Company Culture: The world is embracing people's first culture, and maybe you should too

Nataša Mlađenović
Nataša Mlađenović
Sep 12, 20228 minute read

Company culture is a term used to describe the collective values and behaviors of a company's employees - it's the personality of a business if you will.

The company's culture will have an influence on your business in a variety of ways. A strong corporate culture, for example, is generally characterized by more engaged and inspired employees. This can result in increased productivity and better performance.

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In recent years, there has been a shift towards what's known as a 'people first' culture in businesses around the world. This type of culture puts employees at the center of decision-making and fosters an environment of trust, respect, and collaboration.

In this article, we'll discuss why company culture is important, how the world is embracing a people-first culture, and why you might want to do that too.

Why Is Company Culture Important?

The importance of healthy company culture cannot be stressed enough, as it is the backbone of your organization and the driving force behind your success.

Organizational culture also plays a huge role in shaping the brand image of a business. A positive culture helps create a solid and favorable brand image, which attracts more customers and clients.

It also defines the way employees interact with each other, clients, and customers. It shapes the values that guide decision-making and influences how employees feel about their work.

Attract and Retain Talent

Especially in recent years, with the rise of attrition rates and the war for talent, company culture has become a major differentiating factor when it comes to attracting and retaining top talent.

Job seekers are increasingly looking for companies that share their values and offer a positive work environment. In fact, a recent study found that nearly 60% of millennials would leave their current job if it didn't fit their lifestyle or didn't match their values.

So in order to not only attract but also keep the best employees, it's important to offer a compelling company culture, and this is where People's first culture comes in.

What is People's First Culture?

As we mentioned earlier, there has been a global shift towards what's known as a 'people first' culture in businesses. This type of culture puts employees at the center of decision-making and fosters an environment of trust, respect, and collaboration.

In a people's first culture, every decision made, should not revolve around profits, but rather the well-being and happiness of employees. People's first cultures also typically offer employees a good work-life balance, flexible working arrangements, and opportunities for professional development.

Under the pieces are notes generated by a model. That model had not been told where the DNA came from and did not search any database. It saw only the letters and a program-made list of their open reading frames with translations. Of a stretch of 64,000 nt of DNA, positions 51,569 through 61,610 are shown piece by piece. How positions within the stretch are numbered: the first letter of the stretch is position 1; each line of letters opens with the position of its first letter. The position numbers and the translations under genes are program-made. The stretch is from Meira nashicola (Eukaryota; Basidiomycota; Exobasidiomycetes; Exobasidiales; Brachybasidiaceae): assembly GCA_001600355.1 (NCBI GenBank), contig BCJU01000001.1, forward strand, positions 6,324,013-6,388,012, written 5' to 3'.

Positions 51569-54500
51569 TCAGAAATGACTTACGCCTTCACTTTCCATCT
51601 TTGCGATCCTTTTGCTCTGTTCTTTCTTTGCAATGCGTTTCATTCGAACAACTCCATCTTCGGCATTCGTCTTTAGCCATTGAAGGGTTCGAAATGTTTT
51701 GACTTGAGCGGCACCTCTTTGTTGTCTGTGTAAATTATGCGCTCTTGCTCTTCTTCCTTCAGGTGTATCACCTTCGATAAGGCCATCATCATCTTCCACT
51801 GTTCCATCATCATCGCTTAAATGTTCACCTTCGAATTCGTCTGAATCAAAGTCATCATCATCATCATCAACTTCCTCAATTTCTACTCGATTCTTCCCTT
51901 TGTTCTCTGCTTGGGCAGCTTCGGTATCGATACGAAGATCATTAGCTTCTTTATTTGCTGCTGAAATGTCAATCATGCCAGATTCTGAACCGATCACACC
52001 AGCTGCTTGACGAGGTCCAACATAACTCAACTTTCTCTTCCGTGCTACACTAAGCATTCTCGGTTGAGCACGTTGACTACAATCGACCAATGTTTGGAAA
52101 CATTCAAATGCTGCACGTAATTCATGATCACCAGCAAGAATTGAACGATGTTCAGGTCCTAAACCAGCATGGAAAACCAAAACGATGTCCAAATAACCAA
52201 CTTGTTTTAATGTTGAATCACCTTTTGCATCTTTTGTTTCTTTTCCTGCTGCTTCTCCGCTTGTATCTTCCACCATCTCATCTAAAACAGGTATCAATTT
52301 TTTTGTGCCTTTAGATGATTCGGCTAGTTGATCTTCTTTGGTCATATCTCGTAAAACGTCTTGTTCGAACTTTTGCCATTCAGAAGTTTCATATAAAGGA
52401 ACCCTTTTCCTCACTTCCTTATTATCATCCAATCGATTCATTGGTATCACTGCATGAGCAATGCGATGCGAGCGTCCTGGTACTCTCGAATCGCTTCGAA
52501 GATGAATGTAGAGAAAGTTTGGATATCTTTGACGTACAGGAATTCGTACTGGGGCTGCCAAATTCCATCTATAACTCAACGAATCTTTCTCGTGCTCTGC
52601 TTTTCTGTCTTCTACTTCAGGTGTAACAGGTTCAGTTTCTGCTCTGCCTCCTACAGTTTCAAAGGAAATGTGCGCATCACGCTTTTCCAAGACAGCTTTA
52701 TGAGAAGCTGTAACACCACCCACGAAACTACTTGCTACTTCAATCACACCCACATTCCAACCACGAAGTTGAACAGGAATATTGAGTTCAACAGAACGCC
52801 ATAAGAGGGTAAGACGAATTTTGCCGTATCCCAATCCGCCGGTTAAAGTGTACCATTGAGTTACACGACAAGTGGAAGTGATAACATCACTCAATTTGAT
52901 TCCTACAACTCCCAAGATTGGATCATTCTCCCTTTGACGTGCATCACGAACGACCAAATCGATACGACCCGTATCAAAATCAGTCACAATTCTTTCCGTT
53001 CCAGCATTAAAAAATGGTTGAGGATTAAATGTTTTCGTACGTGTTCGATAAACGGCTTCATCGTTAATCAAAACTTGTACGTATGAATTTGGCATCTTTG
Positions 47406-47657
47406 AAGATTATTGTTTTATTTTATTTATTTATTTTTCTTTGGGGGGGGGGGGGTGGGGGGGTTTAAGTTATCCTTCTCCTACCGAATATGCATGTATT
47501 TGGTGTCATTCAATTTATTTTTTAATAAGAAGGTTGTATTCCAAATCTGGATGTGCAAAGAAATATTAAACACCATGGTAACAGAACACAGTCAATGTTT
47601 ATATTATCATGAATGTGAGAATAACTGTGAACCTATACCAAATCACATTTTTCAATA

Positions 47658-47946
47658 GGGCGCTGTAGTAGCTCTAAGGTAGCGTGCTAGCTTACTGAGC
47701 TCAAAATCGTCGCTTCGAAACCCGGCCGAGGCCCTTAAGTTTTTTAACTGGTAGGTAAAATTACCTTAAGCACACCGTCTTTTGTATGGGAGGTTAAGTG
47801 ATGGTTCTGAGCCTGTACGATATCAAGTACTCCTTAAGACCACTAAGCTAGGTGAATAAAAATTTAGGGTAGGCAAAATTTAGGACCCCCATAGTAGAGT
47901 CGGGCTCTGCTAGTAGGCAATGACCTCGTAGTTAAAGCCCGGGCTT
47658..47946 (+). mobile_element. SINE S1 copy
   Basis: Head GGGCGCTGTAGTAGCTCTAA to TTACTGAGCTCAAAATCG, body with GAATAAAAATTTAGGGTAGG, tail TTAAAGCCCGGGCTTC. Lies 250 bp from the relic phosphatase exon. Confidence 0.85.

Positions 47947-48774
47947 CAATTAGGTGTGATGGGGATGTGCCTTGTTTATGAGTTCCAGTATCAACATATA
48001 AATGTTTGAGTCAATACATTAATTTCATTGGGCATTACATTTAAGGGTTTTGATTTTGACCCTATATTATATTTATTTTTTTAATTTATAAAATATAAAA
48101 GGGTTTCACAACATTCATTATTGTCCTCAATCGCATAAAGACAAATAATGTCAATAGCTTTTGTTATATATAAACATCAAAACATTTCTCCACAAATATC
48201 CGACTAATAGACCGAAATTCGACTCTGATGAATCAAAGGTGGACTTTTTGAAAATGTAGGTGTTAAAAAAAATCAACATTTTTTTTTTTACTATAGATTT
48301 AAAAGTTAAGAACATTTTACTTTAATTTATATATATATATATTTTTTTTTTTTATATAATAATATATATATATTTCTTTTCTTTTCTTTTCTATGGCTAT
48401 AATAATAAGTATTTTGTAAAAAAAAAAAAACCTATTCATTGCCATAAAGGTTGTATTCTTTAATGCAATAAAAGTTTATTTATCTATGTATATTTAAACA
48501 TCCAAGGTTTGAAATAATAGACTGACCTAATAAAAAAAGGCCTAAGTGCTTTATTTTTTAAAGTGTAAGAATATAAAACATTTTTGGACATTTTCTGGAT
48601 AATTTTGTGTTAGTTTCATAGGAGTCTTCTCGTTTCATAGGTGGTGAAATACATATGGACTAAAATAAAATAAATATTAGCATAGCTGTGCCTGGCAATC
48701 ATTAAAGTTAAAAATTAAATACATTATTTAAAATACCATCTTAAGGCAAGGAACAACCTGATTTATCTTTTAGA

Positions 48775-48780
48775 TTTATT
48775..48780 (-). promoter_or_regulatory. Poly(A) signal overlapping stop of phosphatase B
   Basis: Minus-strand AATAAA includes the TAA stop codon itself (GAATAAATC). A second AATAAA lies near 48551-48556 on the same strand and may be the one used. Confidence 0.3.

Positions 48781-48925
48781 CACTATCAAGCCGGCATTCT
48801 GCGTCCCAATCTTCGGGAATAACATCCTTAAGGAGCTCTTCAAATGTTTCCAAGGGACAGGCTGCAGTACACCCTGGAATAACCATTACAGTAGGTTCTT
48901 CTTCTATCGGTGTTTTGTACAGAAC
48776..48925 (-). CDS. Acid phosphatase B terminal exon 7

It's therefore not surprising that the modern workforce is looking for companies that offer this type of culture. After all, who wouldn't want to work in a company where they feel valued and appreciated?

Why You Should Embrace a People First Culture

With the rise of the Great Resignation, and more and more people voicing their dissatisfaction with the traditional 9-5 work model, it's becoming increasingly clear that the world is ready for a change.

A lot of companies took that as a sign to start re-evaluating their company culture and values. And as a result, we're now seeing a growing number of businesses around the world embrace a people-first culture.

If you're still on the fence about whether or not you should do the same, here are three reasons that might convince you:

1. It Helps You Attract and Retain Top Talent

Company culture is a major differentiating factor when it comes to attracting and retaining top talent, and by creating a culture that puts your employees first, you are not only creating a healthy environment for them to work in, but also creating advocates for your brand.

It's a simple way to promote your brand in the most organic way possible, as a happy employee is twice as likely to recommend their company to a friend, and also three times more likely to stay with the company, according to Kris Boesch, author of Culture Works: How to Create Happiness.

In short, there are no better recruiters than your own employees, and by putting them first, you're essentially ensuring that your company will always have a talent pipeline.

2. It Improves Employee Engagement and Productivity

Employee engagement is one of the most important indicators of success for any organization. When employees are engaged, they are more productive, and creative, and have a positive attitude towards their work.

A people-first culture helps improve employee engagement by making sure that employees feel valued and appreciated. In turn, this leads to higher productivity and better results for the company.

3. It Creates a Competitive Advantage

When you combine all of the benefits of a people-first culture, it's not surprising that it gives companies a competitive advantage.